He said this supported the notion that a deal to avert the current crisis is still possible: that with real inducements of the sort not yet offered by the West, Iran could decide not to pursue weapons.

“[A deal] is still feasible,” he said. “We’re talking about an Iranian decision not yet made and influenceable by the West — including the United States — and what it does.”


Here’s State spokesperson Mark Toner’s full exchange on Iran’s intentions during the Feb. 17 daily press briefing:

QUESTION: Mark, is there any evidence that the —

MR. TONER: Yeah, go ahead.

QUESTION: — of a – some kind of split within the Iranian regime about the wisdom of proceeding forward with its nuclear program – the impact of economic sanctions, et cetera – is there any evidence of a schism within the regime?

MR. TONER: It’s a fair question. I don’t know or can’t speak to it authoritatively today. We’ve seen some signs that the sanctions have had some impact, and the best we can do is offer Iran a clear path forward and one that involves coming clean with the international community about its nuclear program, which would then lead to greater engagement and easing of sanctions.

QUESTION: Has the Department observed any slowdown on the part of the Iranians’ efforts to achieve a nuclear weapons capability?

MR. TONER: I can’t speak to that.

QUESTION: So in – do you have any assessment as to the desire of the Iranians to pursue a nuclear weapons capability? Does it remain your view that they are determined to achieve a nuclear weapons capability? That is the still the U.S. view, correct?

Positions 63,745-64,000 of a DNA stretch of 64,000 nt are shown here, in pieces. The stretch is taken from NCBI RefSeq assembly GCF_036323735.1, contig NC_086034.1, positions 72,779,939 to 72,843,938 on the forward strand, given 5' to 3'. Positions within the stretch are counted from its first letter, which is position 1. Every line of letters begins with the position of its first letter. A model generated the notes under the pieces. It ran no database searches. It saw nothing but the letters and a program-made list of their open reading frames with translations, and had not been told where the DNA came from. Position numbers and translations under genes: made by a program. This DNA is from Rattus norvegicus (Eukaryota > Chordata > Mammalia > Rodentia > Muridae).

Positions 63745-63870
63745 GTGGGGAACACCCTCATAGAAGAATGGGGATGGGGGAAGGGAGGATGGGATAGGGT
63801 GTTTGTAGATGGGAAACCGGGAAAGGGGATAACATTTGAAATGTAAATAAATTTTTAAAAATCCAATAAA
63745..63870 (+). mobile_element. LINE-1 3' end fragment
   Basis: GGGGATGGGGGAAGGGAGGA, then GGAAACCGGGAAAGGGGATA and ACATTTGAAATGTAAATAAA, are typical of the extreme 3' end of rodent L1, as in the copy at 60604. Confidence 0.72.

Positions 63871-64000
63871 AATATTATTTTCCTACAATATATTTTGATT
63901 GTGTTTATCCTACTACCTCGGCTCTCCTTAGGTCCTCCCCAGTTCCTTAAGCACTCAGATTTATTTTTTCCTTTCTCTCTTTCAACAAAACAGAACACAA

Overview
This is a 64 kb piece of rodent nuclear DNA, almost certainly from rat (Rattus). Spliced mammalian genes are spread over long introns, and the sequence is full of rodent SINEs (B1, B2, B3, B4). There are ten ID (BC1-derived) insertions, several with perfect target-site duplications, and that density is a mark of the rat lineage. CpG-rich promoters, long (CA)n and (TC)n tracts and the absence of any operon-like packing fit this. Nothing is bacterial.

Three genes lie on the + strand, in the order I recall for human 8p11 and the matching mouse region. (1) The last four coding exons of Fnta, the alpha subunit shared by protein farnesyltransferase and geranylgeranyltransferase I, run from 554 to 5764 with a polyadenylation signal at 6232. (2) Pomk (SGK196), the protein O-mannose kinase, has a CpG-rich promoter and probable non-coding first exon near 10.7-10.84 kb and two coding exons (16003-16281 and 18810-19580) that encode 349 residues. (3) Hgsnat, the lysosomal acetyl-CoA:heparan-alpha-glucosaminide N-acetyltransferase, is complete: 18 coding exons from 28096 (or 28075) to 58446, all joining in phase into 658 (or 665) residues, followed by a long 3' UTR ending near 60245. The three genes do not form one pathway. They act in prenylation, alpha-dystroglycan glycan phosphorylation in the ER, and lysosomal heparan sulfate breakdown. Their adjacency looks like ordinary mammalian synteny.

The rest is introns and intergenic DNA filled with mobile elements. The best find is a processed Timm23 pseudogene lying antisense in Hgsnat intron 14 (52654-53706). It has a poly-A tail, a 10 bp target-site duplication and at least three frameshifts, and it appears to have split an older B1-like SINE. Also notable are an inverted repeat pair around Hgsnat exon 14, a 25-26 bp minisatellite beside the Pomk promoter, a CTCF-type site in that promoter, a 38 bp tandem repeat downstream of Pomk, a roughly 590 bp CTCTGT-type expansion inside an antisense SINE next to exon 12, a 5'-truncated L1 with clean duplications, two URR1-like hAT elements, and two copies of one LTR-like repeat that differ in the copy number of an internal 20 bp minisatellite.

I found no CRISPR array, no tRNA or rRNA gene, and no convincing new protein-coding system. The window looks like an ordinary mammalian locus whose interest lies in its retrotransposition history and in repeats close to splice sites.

MR. TONER: The U.S. view is that Iran – that the international community has serious questions about Iran’s nuclear ambitions and has asked repeatedly, through the IAEA, through the P-5+1, for Iran to come clean, to address those concerns in a transparent way. And we continue to call on them to —

QUESTION: You don’t affirmatively believe that they are seeking a nuclear weapon?

MR. TONER: We are asking them to – again, to address the international community’s concerns about their nuclear program, about the intention of their nuclear program. But I’m not going to go beyond that.

QUESTION: Do they want a bomb or not? Do they want a bomb?

MR. TONER: Ask Ahmadinejad.

Ali Gharib

Ali Gharib is a New York-based journalist on U.S. foreign policy with a focus on the Middle East and Central Asia. His work has appeared at Inter Press Service, where he was the Deputy Washington Bureau Chief; the Buffalo Beast; Huffington Post; Mondoweiss; Right Web; and Alternet. He holds a Master's degree in Philosophy and Public Policy from the London School of Economics and Political Science. A proud Iranian-American and fluent Farsi speaker, Ali was born in California and raised in D.C.


One Comment

  1. What exactly does seeking nuclear weapons “capability” mean, anyway? How is it different than seeking nuclear weapons? This is the question sidestepped by Berman when he claims with certainty that Iran seeks nuclear weapons “capability”. In fact about 40 countries already have this “capability” because any country with any nuclear program is theoretically “capable” of making nukes.